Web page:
Revising Japan’s Nonnuclear Principles

(Initially published in The Japan Times, Aug. 18, 2010).

The prime minister’s advisory panel on national security has recommended a reconsideration of Japan’s adherence to the so-called three nonnuclear principles. The panel specifically urged that the third principle, the prohibition on the introduction of nuclear weapons into Japan (which forbids not only the stationing of weapons in Japan, but even the transit of weapons through Japan), be relaxed in order to permit the U.S. greater freedom in deploying nuclear weapons in Japanese territory.

This is a bad idea for many reasons, but for one it would be inconsistent with the Constitution.

As is well known, Article 9, paragraph 1 of the Constitution renounces war and the threat or use of force as sovereign rights of the nation, while paragraph two prohibits the maintenance of armed forces or other war potential, and denies to Japan the right of belligerency. The long established official understanding of paragraph 1 is that Japan can only use the minimum military force necessary for its individual self-defense. It cannot use or threaten the use of armed force for collective self-defense, or for U.N. collective security operations.

Even this understanding, long embraced by successive governments, the courts, and the Cabinet Legislation Bureau, is a strained interpretation of a clause that clearly prohibits those uses of force that remain sovereign rights under international law — which are limited to individual and collective self-defense, and collective security operations. But the proposed changes to the nonnuclear principles would violate Article 9 under even the official interpretation.

The three nonnuclear principles were articulated by the government of Prime Minister Sato in 1967, and formally adopted in a Diet Resolution. Japan went on to sign the Nuclear Nonproliferation Treaty in 1970 and ratified it in 1976. The nonnuclear principles caught the imagination of the Japanese people and quickly became powerful elements of the broader pacifist identity associated with the constitution. As the only victim of nuclear weapons, this stance also made Japan a powerful symbol for the nonproliferation movement. Sato won the Nobel Peace Prize for his efforts. … Read more…

The Use of Force and Int’l Law: The Void in American Discourse

(Initially published in the Progressive Fix)

President Obama, in accepting his Nobel Prize, spoke in lofty terms about the requirement that all nations, weak and strong, must adhere to the legal standards that govern the use of force. He noted that the U.S. had played a leading role in creating that legal framework. And he went on to underline that the U.S. too must respect international law: “America cannot insist that others follow the rules of the road if we refuse to follow them ourselves. For when we don’t, our action can appear arbitrary, and undercut the legitimacy of future intervention — no matter how justified.”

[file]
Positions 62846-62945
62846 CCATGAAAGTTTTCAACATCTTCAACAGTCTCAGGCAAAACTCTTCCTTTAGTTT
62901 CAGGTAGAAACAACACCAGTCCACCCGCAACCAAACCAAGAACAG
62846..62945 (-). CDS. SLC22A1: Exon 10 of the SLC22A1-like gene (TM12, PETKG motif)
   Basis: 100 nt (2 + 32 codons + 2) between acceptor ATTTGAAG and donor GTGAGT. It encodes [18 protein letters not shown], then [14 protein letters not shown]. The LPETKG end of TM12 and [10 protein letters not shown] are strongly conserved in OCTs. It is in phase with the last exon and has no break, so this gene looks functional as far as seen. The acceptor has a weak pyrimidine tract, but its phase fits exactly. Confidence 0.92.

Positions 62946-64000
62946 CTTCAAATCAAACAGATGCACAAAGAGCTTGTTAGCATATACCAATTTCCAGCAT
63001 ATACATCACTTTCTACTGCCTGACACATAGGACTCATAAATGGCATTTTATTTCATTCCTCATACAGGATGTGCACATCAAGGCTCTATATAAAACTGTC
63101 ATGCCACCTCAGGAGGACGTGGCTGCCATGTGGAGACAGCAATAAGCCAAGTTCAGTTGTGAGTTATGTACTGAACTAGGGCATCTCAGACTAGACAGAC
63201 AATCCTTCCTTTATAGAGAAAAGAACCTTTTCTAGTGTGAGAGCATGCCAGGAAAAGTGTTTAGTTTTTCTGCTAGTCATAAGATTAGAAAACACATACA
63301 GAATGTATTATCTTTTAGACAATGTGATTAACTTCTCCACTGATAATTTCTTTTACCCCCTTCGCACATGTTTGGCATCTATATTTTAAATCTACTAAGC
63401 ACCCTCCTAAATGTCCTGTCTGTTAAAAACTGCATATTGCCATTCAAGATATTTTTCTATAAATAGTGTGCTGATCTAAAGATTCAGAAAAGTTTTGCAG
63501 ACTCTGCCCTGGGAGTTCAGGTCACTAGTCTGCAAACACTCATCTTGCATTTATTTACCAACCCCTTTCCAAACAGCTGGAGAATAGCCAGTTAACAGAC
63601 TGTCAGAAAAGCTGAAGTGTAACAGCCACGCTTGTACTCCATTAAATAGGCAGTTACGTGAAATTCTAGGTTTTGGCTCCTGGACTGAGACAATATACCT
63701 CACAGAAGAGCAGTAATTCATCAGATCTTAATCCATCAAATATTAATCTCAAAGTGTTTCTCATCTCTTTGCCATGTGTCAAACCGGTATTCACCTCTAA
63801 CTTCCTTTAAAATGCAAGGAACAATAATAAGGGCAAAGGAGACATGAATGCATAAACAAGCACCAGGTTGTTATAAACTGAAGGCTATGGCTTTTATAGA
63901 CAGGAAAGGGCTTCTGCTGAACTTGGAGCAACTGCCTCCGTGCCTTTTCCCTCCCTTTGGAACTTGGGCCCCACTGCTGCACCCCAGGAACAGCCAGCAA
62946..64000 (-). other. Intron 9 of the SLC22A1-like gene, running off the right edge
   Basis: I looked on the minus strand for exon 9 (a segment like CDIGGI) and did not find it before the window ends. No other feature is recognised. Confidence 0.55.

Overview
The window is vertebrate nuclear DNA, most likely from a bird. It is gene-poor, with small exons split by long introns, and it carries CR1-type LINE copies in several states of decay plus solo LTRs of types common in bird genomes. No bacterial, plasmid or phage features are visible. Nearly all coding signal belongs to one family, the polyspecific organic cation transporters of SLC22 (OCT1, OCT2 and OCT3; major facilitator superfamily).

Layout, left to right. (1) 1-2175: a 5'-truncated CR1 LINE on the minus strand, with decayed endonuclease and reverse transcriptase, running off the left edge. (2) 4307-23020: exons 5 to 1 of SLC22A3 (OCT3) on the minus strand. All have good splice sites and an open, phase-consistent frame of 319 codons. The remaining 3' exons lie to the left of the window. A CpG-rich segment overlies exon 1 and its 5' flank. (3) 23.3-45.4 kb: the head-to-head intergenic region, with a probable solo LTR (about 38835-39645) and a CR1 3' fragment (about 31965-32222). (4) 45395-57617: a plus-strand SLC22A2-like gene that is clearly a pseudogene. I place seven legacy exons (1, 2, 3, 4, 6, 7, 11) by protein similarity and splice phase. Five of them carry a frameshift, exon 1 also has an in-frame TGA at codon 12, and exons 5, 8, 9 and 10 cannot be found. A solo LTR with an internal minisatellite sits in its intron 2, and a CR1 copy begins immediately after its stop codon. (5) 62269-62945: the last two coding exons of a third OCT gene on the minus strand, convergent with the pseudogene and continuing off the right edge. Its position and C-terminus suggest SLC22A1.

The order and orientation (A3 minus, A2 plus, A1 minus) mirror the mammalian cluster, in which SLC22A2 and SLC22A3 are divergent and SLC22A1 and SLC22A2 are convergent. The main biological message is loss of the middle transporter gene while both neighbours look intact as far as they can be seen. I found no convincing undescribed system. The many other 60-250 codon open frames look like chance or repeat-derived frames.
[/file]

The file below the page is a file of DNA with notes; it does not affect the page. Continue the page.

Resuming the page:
And yet the absence of any public discussion or analysis of the legal issues raised by America’s efforts against terrorism is striking. Whether it be torture and extraordinary rendition, military commissions, the targeted killing by drone attacks in Pakistan, the planning of CIA assassination squads, the large number of civilian deaths in air strikes in Afghanistan, or even the prospect of military strikes in Iran, all of these raise significant and complex international law issues. But you will not find any meaningful discussion of those issues in the media, or indeed in the talking points, blogs, or analysis produced by most liberal or progressive organizations. … Read more…

Debate Afghan War Goals, Then Select Strategy

(Written with Adnan Zulfiqar, and initially published in The Japan Times, Nov. 7, 2009)

The current debate in the United States over the war effort in Afghanistan contains no shortage of opinions on the best strategy for defeating the Taliban, but far too little discussion regarding the actual objectives of the war. The famous Prussian strategist Carl von Clausewitz wrote about war that “the political objective is the goal, war is the means of reaching it, and means can never be considered in isolation of their purpose.” But in the current debate on Afghanistan we risk doing just that — arguing about strategy without a clear understanding of our goals.

So what are the objectives in Afghanistan? What is the purpose for which we are fighting this war? The problem is that they have shifted over time. At the outset, the coalition invasion of Afghanistan was an act of collective self-defense in response to the 9/11 attacks. The objective was to prevent further attack by disrupting and destroying al-Qaida forces operating out of Afghanistan, and overthrowing the Taliban regime that supported them. … Read more…

Climate Insecurity: Global Warming and National Security

(Initially published in the Baltimore Sun, September 10, 2009)

The debate over climate change legislation is beginning to heat up. The American Clean Energy and Security Act was passed by the House and is now before the Senate. The debate on this issue typically takes the form of environmental concerns about global warming pitted against economic fears about the cost of reducing greenhouse gases. It is often framed in left-right terms. But as Americans think about whether to support this legislation, they should ponder the national security implications of climate change.

The recognition that global warming will increase the threats to our national security and place ever greater demands on our military is not new. The Bush administration acknowledged the issue in the 2006 National Security Strategy. A national security think tank comprising retired military officers, including Marine General Anthony Zinni, issued a report on the subject in 2007, identifying the various ways in which man-made climate change will directly affect national security. … Read more…